Parenting – Am I Doing a Good Job?

Parenting – Am I Doing a Good Job?
(Duality: right wrong/good bad)

This is a question I started to ask myself almost before my first child was born. I reckon it took me until my younger daughter was 20 (so 24 years in total) before I could confidently say yes.

The expectations I placed on myself were high; I would intuitively know what my crying baby needed, she would sleep peacefully through the night from a very early time, I would feel confident as a mother and love every moment I spent with her.

Reality check time:  within a few days of taking my daughter home from hospital, I got a bad bout of flu, my nipples were cracked and sore and I found being alone in the house (with my tiny new baby) stifling, and lonely.

As the weeks progressed the loneliness visited me frequently, leaving me feeling quite depressed at times. Not clinically so, and not even severely, but enough to make me question why I had been so excited to give up my working life to have a baby.

My mother-in-law had drummed into me the importance of 4-hourly feeding, not ‘spoiling’ my baby with too many cuddles, and the importance of making myself ‘look nice’ for when my husband came home from work at 6.30 (at that stage).  I felt so guilty if, on his arrival, I hadn’t made the bed/washed up/brushed my hair and put on lipstick and perfume (the latter coming straight from the 1950’s housewife guide via mother-in-law).

But fortunately my husband loved my daughter’s bath time, was and still is a champion washer upper, and loves me whatever state my hair is in. And he prefers to kiss me without sharing my lipstick. But it did take a long, long time to stop the guilts.

I compared myself to other new mums, I desperately tried to keep the routine for my daughter going no matter what was happening and when I reflect on it now all these years later, I think I was challenged by loneliness most of all.  I had friends for sure and we spent a lot of time together at each other’s houses, and my mum in those days wasn’t too far away, but I took it all so seriously, striving for perfection and order and some kind of fulfillment.

I forgot to play. The clock ruled my life for those early months. And I judged  myself all the time. My husband didn’t enjoy that time much either as he felt unimportant, surplus to requirement and mainly clueless as to what he could do to be involved with the new tiny person who had moved in with us (he grew to be pretty good on nappies and bath time but never coped well with vomit).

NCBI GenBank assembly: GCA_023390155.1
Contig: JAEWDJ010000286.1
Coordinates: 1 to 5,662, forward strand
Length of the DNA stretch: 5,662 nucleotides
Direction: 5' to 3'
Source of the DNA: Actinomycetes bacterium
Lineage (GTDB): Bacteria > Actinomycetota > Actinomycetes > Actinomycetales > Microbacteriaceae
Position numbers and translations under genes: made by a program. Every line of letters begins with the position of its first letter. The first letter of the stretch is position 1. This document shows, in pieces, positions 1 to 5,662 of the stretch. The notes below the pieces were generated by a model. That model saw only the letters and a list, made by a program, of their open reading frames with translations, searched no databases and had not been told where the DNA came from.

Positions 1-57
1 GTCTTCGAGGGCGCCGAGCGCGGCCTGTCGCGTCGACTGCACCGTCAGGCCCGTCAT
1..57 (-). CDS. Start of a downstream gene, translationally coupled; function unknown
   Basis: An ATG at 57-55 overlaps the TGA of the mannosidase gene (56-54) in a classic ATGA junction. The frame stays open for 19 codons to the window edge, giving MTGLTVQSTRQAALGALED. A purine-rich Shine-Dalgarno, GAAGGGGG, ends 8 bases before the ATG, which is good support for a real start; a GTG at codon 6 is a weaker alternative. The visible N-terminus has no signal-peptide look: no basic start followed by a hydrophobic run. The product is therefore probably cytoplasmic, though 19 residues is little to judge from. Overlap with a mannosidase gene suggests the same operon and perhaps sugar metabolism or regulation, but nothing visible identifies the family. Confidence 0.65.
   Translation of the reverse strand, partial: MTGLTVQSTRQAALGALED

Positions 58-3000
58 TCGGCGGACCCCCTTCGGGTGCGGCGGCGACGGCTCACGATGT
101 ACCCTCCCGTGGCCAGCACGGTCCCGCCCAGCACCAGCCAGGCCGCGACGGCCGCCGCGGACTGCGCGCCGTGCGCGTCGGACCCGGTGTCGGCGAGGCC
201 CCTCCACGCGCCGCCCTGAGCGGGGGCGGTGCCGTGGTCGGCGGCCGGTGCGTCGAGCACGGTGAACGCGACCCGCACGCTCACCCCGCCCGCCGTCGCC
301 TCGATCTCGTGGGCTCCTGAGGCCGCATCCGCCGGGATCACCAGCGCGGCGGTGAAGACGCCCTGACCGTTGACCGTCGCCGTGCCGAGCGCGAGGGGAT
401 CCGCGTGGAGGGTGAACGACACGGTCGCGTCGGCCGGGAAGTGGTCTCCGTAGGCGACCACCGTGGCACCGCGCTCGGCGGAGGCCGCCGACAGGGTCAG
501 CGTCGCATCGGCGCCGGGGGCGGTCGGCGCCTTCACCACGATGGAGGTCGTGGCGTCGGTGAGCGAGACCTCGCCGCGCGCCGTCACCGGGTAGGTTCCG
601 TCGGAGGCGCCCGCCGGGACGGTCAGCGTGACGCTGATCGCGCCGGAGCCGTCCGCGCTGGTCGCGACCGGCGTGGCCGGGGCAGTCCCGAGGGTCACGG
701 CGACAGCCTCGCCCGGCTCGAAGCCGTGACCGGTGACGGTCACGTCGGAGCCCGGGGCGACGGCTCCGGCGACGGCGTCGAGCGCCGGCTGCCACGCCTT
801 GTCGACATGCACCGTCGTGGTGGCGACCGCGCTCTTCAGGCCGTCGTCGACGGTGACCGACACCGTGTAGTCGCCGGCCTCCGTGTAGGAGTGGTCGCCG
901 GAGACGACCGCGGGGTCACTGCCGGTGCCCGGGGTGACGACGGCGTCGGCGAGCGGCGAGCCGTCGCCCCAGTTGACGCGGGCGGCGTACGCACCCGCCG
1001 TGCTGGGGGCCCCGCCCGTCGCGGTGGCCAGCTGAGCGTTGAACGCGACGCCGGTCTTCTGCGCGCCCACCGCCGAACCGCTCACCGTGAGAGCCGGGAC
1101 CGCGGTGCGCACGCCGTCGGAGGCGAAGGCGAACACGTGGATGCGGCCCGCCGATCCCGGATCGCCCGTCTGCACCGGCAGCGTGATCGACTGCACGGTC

As she grew up, we had more fun. She was a ‘good girl’ and as I had another interest in running a small business, the balance MI heart, pineal) that brought came also with a sense of satisfaction and honoured my needs as an adult. But that high expectation was still there in terms of my performance measured by her behaviour. What would people think?  I made constant comparisons with her development and fine motor skills and even size. I remember the community children’s clinic nurse asking if I was concerned about her size and feeling angry that I had to justify it in relation to the height of her parents, grandparents and great-grandparents. Boy did I feel bad (for reference neither of my daughters quite made my height of 1.60 and I’ve given up worrying now they’re in their twenties).   The constant feeling of being judged (and judging others) was exhausting and on the inside my insecurity grew although only probably my husband knew that.

My second daughter was born when my elder daughter was almost 4, and suddenly things felt very different.  I loved the busy-ness of two children.  Fortunately, the baby was happy to be plucked out of her cot and, unchanged and unfed, accompany me on the run to nursery school (kinder).  The organisational requirements at this time gave me a structure I really enjoyed.  It focused me on being present and whilst I often didn’t get much done, I learned to accept that and roll with the punches.  It’s around this time that I took some of the pressure and expectation off myself.  We had moved, but were forming a wonderful new group of friends between us, my husband’s career was in its prime, and I felt more confident overall, but especially with my parenting skills.